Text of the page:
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Shark Finning: A Gruesome Practice

Discover Wildlife

 

Shark finning is the gruesome practice of cutting off a live shark’s fins and throwing the rest of the animal back into the sea, where it dies a slow and painful death. The fins are used in China and by Chinese communities elsewhere in the world, as the key ingredient in shark-fin soup. This glutinous broth is a traditional Chinese dish dating back more than 1000 years. Once a rare delicacy consumed only by the Chinese aristocracy, it played an important role as an indicator of social standing.

 

In the past 20 years the demand for shark-fin soup has rocketed. It is still associated with privilege and social rank – a bowl of soup can cost up to $100 – but the explosive growth in the Chinese economy means that hundreds of millions of people can now afford this luxury.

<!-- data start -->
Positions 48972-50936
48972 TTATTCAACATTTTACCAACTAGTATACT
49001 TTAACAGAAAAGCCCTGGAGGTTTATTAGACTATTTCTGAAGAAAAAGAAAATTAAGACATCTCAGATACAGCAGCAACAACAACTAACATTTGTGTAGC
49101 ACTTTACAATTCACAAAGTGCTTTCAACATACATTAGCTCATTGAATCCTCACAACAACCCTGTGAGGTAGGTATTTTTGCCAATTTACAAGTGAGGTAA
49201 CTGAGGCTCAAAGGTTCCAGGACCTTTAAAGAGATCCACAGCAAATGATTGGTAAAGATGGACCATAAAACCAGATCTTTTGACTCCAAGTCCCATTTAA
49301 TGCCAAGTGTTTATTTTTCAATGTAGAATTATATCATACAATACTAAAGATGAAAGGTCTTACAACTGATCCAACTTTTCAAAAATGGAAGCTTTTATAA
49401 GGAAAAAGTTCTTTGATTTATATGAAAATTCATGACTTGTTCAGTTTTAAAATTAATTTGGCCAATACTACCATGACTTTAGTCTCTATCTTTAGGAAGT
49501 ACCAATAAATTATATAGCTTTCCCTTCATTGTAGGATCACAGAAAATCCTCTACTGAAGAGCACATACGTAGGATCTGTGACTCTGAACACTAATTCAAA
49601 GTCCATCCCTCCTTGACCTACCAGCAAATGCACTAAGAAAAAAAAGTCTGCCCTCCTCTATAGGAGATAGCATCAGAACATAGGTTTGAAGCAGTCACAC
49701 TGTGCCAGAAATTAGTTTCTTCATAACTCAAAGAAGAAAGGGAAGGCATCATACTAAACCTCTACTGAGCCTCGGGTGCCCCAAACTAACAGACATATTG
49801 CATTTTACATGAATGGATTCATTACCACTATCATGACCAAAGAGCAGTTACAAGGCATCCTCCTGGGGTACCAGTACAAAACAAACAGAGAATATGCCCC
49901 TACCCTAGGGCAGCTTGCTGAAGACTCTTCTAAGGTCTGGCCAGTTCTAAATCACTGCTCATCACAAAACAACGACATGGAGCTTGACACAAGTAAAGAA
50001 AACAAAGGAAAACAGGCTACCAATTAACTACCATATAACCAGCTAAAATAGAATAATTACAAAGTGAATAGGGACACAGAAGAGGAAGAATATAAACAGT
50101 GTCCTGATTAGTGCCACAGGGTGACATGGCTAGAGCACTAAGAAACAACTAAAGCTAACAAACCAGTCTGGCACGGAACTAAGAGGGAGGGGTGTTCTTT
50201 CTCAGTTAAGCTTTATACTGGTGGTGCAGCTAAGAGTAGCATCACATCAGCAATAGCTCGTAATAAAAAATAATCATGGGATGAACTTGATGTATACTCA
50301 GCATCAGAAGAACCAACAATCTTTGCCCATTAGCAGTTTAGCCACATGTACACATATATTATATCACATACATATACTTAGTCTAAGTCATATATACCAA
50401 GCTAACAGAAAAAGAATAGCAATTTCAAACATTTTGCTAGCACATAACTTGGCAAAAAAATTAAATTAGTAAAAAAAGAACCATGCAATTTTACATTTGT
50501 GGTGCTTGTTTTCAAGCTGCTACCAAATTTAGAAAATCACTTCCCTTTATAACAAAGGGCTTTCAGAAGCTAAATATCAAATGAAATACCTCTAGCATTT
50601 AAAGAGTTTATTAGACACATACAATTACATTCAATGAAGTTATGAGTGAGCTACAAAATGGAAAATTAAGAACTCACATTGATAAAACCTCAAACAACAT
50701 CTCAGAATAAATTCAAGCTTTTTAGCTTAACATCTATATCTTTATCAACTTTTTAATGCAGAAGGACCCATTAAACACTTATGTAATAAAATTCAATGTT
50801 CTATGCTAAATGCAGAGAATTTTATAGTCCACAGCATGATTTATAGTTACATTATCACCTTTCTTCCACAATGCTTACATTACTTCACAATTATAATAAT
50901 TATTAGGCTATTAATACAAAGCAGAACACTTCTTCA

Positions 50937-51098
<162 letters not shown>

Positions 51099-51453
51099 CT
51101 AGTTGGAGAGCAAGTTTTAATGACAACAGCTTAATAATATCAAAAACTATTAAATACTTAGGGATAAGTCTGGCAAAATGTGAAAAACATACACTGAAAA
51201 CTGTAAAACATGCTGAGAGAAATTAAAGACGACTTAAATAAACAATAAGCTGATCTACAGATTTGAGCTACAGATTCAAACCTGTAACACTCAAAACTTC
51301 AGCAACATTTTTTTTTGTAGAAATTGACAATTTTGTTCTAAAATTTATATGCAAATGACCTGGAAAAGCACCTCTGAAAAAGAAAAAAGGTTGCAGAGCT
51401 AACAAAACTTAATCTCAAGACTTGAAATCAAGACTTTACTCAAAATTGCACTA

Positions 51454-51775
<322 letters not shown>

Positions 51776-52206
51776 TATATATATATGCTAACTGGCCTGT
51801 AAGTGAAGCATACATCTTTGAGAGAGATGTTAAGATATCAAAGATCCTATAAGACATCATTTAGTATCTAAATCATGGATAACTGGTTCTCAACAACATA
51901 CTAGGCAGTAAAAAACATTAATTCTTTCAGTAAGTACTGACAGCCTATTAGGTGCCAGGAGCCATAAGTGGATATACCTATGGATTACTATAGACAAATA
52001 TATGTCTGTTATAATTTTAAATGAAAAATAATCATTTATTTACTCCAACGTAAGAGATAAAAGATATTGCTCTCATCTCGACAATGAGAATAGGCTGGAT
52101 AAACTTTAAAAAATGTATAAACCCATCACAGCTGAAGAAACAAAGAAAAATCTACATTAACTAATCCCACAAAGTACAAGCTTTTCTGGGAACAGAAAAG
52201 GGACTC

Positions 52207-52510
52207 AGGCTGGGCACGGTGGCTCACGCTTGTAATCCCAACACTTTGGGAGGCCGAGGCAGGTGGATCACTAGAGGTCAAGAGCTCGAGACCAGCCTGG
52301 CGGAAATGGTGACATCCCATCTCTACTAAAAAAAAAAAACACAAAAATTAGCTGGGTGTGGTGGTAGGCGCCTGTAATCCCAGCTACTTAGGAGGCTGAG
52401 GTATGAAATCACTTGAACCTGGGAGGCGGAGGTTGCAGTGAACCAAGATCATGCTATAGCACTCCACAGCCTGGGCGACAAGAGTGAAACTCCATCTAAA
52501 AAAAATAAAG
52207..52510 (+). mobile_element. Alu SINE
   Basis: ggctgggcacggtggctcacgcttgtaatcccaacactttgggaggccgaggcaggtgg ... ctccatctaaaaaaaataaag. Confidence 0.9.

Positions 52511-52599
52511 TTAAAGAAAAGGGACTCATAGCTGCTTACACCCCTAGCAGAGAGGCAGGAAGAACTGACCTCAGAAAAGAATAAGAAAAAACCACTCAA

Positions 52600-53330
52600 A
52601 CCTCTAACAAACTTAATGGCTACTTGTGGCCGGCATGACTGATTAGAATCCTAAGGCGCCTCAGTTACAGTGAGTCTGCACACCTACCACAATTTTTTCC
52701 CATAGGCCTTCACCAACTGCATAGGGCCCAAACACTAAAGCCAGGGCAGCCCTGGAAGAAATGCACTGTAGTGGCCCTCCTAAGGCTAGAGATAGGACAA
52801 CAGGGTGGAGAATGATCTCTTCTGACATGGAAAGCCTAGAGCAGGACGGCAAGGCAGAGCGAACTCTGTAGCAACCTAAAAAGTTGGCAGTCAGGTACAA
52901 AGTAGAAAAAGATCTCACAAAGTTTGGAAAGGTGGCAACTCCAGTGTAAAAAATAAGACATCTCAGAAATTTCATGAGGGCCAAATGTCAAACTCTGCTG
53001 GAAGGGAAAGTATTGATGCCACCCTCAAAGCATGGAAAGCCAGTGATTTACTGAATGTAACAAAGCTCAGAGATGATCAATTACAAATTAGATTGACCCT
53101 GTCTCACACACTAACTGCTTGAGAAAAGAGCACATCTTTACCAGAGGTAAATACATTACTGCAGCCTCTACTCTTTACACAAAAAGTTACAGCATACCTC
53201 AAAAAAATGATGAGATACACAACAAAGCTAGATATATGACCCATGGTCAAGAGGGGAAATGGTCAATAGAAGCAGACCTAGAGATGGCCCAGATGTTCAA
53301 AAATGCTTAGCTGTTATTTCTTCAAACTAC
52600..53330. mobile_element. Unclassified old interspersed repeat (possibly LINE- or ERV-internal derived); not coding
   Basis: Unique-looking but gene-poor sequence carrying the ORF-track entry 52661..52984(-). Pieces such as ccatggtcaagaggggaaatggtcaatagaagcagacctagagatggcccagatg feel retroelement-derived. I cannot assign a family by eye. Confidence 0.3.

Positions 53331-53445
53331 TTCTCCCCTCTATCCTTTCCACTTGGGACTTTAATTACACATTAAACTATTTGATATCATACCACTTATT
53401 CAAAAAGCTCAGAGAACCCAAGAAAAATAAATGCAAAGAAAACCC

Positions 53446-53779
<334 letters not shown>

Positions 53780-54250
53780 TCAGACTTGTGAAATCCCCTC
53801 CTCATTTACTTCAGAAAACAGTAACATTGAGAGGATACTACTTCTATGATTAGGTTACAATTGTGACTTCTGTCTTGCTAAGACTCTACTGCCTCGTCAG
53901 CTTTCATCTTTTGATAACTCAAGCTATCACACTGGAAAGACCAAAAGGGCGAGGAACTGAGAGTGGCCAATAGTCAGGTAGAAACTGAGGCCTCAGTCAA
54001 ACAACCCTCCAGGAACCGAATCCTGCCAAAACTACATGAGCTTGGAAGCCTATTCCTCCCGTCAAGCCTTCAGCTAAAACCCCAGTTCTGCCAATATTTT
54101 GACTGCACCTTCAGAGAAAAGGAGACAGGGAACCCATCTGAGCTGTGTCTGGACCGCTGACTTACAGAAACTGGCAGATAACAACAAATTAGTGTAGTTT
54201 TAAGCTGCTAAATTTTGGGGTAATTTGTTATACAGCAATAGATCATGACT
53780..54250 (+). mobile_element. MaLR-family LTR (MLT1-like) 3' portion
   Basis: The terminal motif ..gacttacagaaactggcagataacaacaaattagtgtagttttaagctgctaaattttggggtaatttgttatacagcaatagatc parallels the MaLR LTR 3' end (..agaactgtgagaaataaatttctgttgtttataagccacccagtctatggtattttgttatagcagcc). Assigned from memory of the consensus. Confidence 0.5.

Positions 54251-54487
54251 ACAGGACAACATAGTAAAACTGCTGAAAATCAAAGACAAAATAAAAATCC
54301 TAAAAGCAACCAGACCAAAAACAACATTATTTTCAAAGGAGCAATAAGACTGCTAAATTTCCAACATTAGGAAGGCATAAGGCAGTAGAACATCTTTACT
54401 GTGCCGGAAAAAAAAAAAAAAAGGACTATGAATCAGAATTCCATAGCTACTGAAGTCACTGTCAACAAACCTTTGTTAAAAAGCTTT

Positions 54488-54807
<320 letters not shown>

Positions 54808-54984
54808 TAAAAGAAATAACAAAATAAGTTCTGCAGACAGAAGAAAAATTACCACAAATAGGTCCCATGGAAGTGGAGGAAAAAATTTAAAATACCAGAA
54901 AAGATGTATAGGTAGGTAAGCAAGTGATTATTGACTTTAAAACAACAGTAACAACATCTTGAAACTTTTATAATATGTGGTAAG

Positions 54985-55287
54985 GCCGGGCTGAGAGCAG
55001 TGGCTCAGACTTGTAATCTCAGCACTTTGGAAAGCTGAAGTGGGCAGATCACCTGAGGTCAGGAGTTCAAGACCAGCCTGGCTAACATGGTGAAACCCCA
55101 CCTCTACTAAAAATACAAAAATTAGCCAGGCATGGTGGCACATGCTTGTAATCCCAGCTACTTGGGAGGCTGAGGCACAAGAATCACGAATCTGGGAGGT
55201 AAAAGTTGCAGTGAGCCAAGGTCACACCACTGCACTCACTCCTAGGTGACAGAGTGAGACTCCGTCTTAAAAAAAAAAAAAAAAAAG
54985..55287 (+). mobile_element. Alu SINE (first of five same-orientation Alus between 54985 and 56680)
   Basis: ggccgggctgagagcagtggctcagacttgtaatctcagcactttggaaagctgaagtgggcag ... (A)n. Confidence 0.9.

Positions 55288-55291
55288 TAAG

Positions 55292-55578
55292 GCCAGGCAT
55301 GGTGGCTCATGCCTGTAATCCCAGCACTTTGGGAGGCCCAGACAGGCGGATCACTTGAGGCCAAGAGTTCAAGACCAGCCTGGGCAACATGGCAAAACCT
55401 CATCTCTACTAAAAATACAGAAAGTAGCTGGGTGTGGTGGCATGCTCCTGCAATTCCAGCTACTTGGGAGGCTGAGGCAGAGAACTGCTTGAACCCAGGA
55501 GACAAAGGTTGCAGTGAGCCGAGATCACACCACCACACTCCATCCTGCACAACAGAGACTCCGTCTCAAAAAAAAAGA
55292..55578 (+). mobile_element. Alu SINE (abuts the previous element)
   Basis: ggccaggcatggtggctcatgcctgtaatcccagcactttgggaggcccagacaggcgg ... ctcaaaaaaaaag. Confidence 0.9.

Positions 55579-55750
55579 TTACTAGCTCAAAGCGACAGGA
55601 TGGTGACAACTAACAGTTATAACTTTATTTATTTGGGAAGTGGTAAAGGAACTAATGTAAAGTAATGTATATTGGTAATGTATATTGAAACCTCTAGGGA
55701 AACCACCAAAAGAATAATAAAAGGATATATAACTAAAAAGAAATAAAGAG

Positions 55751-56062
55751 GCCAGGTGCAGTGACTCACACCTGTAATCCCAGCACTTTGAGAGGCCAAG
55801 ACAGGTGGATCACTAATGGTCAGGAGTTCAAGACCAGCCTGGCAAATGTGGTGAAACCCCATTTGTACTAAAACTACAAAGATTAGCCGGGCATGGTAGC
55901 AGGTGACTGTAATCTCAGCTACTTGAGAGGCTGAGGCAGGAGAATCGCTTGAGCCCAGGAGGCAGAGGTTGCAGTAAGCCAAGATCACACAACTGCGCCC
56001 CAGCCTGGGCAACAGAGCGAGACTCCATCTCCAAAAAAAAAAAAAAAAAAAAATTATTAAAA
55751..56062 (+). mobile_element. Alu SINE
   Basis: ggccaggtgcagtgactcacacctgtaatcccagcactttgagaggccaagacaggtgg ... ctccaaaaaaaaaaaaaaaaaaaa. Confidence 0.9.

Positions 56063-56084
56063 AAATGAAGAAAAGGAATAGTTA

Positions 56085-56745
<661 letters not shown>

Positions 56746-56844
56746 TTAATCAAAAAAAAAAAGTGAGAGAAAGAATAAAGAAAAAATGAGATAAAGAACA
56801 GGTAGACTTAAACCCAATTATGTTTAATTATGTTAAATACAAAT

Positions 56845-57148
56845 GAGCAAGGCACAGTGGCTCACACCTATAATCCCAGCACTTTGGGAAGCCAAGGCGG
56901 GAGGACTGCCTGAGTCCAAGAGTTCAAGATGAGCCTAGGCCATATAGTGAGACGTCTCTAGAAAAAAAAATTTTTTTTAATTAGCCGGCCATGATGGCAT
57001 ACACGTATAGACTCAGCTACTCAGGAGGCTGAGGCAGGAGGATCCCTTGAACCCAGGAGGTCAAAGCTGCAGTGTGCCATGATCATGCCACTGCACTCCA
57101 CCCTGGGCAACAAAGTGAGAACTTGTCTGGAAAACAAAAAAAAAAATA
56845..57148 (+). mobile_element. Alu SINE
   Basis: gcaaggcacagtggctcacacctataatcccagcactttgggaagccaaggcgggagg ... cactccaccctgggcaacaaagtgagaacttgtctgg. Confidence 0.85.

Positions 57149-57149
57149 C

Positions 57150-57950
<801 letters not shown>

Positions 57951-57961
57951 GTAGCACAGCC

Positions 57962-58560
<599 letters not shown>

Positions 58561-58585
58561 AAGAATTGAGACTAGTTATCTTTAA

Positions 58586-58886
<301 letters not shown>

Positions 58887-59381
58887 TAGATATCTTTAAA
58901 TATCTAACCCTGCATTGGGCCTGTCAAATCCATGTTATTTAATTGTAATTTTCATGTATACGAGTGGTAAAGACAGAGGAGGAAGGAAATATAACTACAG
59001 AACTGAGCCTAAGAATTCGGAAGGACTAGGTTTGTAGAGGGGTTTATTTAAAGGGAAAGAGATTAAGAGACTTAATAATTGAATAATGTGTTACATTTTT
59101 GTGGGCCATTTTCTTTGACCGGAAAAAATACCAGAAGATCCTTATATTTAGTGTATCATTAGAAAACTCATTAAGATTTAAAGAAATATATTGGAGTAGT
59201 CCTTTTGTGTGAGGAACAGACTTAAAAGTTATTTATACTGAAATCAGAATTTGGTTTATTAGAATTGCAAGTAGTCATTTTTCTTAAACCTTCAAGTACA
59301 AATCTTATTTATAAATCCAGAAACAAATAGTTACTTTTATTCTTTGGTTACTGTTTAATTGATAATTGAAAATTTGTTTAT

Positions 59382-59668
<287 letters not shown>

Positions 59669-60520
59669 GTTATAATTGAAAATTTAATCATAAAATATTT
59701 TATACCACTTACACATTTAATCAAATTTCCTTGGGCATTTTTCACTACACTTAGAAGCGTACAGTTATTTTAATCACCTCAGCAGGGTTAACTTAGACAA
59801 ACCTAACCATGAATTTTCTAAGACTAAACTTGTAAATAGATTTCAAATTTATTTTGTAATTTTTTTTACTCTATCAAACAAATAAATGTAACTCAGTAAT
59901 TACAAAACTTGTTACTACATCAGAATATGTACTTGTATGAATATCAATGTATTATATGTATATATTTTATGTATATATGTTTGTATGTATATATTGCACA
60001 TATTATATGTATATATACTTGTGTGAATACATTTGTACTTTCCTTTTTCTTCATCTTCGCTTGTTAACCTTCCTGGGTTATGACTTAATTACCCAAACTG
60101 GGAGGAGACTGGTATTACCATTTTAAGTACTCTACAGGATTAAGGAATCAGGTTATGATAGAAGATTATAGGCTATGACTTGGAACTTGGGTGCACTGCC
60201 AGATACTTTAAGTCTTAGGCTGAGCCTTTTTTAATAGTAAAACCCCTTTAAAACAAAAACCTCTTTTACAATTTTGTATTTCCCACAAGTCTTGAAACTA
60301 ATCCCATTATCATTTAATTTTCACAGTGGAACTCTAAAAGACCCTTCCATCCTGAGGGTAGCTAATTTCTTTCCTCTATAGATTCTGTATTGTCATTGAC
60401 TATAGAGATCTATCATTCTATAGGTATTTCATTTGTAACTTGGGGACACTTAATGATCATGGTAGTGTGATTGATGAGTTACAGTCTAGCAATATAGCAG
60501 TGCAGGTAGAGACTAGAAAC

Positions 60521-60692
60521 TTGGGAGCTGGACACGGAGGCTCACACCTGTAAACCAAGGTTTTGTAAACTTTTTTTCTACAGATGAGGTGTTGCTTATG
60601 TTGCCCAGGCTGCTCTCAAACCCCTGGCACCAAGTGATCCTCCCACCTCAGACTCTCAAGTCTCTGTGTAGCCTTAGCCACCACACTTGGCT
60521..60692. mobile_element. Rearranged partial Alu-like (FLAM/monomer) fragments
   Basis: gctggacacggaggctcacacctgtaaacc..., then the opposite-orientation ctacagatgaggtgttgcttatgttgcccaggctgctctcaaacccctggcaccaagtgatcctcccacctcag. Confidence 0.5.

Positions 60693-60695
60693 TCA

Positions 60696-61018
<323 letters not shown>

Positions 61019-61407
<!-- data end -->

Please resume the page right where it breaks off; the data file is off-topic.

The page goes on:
Shark-fin soup is also popular in traditional Chinese medicine (although research suggests that it contains so much mercury and other toxins it is barely fit for human consumption). It is estimated that as many as 73 million sharks are killed for shark-fin soup every year – an indiscriminate slaughter that is pushing many species to the brink of extinction.

 

Many people fear sharks and don’t care whether they survive or not. But, ecologically, as top predators their disappearance will disrupt entire ocean ecosystems. Economically, they are worth more alive than dead – in contrast to the short-lived profits of shark finning, shark diving has become a sustainable, multi-million pound business. Scientifically, medical researchers want to learn how shark wounds heal so quickly and how they seem to be resistant to cancer. Spiritually, an ocean without sharks is unthinkable – like the Serengeti without lions.

 

In 1999, the UN developed the International Plan of Action for the Conservation and Management of Sharks, but no country is forced to participate and progress has been slow.

 

It is critical to reduce demand, by changing attitudes. There are encouraging signs that shark-fin soup consumption is declining and several dozen airlines and hotel chains have stopped serving it. In 2012, the Chinese Government banned it at official functions, though the motive was more for austerity than conservation.